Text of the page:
Before I committed to it fully, I went through a period where I would wear it once a week. I was trying to get myself used to it, how I felt with it, how others reacted to it. So, every Thursday, I would wear niqab to campus. And the days I wasn’t wearing niqab, I would wear a mask. This was the first semester back after covid, and there were a lot of students wearing masks, so it wasn’t anything that looked out of place. Even when I was wearing a mask though, I wore it with the intention of doubling as a niqab, although it of course came without the societal pressures of niqab and was much easier. So, I very easily grew accustomed to sort-of-but-not-fully wearing niqab, and it took something really big to push me to the next level.
Over winter break, my uncle passed away. It’s sad how often it takes something as jarring as death to puts things into perspective. There is a difference of opinion on the ruling of niqab, but the one that I follow is that covering my face is a recommended act – there is reward for doing it, but there is no sin for not doing it. But witnessing death like that made me see the frailness of my own life, how my own death could be right around the corner. I realized that I need all the reward I can get before I meet my Creator. I began to understand that my fard acts weren’t enough, I needed to perfect my sunnahs as well, niqab being one of them. And I was already doing it once a week, so why not just commit to it all the way? My uncle’s passing was the catalyst that pushed me to go through with wearing niqab full-time, and so I pray that every time I adorn it, he is rewarded as well.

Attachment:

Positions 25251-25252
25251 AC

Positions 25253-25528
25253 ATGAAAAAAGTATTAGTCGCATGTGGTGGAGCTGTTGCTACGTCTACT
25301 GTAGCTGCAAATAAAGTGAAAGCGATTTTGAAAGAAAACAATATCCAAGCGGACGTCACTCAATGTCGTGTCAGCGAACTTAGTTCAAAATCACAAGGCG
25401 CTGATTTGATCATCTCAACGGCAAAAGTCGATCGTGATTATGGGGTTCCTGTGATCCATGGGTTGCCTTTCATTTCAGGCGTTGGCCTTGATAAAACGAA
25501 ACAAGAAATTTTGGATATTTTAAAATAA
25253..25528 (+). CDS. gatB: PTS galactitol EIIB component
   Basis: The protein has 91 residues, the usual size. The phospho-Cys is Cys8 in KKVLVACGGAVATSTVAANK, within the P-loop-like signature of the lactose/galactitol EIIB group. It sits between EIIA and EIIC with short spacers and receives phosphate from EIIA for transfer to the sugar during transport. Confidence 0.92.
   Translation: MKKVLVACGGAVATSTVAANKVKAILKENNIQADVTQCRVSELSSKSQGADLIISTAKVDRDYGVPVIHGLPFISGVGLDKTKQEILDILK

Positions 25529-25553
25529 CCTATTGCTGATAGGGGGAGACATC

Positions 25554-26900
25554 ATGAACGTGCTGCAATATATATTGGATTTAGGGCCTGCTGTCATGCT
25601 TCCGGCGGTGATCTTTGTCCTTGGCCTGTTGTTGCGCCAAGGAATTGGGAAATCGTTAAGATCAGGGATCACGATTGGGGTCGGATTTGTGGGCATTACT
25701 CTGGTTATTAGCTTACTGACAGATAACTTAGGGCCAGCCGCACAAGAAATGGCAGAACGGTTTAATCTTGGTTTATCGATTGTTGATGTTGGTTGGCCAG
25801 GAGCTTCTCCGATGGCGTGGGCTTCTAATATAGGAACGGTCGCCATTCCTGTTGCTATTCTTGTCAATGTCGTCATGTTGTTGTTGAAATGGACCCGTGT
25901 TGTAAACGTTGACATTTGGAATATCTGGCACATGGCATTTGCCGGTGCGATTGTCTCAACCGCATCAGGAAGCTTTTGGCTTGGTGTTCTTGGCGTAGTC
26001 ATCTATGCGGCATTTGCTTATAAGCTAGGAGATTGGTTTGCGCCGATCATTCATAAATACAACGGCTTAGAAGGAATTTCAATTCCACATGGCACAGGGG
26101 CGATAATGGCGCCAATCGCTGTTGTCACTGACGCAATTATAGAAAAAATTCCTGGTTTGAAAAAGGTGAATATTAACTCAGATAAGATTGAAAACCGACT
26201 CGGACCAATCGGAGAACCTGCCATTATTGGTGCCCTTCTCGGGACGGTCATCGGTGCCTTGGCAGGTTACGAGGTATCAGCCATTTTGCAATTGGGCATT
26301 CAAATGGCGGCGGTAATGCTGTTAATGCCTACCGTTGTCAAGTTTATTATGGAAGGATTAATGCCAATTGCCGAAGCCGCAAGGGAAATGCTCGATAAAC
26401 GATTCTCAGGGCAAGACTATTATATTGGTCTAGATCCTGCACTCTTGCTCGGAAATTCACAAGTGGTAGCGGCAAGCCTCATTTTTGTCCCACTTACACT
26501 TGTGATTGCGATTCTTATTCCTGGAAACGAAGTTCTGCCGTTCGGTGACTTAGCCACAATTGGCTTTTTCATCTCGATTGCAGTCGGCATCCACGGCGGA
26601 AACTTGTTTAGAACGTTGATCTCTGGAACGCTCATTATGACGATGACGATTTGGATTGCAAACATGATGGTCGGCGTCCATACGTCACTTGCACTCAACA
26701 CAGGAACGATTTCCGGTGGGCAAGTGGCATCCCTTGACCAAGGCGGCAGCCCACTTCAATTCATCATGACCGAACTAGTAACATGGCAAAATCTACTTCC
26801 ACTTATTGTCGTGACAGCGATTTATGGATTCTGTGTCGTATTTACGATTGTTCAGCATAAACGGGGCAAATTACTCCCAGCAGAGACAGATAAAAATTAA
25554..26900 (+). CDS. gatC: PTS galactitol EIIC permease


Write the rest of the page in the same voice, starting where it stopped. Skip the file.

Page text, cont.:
I will admit however that this wasn’t the easiest decision. I didn’t want to diminish the seriousness of this choice. Once I took this step, I wanted to have taken it for good and not keep going back and forth on it. But it quickly became a test when I saw how everyone was reacting to it.
A lot of the people who I was sure would be supportive, or at the very least not make a fuss over it, were extremely critical of my decision. I got told I was being “extreme” and doing “too much” by those who should have had my back. Someone I trusted tried to pull my niqab down in public because they thought it would be “funny.” I understand that it was a big change for everyone, but it was also a big change for me, and I, myself, needed time myself to adjust and grow comfortable with it. The way I saw it was that if my parents were supportive of my decision, and they were alhamdulillah, then no one else had the right to interfere or be opposed to my choices. And it truly hurt that a lot of the criticism came from those who should have been proud of me. But at the same time, the amount of support I got from the overall Muslim community, as well as even the non-Muslims in my life, was beautiful to witness.